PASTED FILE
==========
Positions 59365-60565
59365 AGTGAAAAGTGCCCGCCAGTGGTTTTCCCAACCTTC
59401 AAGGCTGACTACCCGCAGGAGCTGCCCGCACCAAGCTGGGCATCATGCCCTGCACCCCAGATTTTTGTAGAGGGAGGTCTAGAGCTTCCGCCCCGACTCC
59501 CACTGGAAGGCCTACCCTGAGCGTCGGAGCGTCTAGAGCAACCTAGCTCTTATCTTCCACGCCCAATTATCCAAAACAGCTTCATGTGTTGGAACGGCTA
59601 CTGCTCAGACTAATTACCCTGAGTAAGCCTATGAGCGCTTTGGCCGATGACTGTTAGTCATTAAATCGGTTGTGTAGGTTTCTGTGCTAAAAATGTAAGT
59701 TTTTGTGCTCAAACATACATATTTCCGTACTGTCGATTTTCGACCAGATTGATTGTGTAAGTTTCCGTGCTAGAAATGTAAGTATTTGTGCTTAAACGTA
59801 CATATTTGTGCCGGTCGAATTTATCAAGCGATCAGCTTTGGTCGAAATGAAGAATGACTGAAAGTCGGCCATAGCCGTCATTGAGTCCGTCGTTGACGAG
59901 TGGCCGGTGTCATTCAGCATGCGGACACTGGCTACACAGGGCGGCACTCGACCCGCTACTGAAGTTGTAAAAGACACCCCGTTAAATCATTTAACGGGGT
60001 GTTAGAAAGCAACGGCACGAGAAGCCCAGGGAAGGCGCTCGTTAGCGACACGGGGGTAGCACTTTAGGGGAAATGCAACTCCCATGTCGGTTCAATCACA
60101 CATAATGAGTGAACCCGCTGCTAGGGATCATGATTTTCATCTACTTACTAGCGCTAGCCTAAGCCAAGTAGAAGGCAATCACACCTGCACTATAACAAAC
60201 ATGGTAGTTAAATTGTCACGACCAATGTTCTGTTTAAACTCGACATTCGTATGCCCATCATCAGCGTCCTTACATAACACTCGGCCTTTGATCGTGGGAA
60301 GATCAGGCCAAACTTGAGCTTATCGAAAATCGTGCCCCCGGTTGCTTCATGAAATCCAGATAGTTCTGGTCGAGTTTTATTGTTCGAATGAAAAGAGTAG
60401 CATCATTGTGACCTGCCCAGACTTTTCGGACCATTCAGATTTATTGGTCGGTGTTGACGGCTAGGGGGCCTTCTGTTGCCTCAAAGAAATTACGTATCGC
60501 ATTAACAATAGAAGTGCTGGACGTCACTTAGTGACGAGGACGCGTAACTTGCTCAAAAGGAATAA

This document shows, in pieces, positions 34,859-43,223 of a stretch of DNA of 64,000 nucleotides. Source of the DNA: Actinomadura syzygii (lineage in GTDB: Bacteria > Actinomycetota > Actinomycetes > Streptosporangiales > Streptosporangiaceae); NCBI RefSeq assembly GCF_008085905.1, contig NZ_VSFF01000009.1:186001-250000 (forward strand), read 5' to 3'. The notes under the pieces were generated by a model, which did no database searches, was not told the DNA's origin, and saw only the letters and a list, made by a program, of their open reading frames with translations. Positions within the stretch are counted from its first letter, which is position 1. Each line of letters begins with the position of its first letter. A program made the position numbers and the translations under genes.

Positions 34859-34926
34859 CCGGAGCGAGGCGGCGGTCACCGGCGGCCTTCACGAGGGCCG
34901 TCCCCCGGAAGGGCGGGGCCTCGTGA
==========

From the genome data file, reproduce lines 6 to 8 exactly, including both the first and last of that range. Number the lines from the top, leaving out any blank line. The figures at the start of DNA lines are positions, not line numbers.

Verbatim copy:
59701 TTTTGTGCTCAAACATACATATTTCCGTACTGTCGATTTTCGACCAGATTGATTGTGTAAGTTTCCGTGCTAGAAATGTAAGTATTTGTGCTTAAACGTA
59801 CATATTTGTGCCGGTCGAATTTATCAAGCGATCAGCTTTGGTCGAAATGAAGAATGACTGAAAGTCGGCCATAGCCGTCATTGAGTCCGTCGTTGACGAG
59901 TGGCCGGTGTCATTCAGCATGCGGACACTGGCTACACAGGGCGGCACTCGACCCGCTACTGAAGTTGTAAAAGACACCCCGTTAAATCATTTAACGGGGT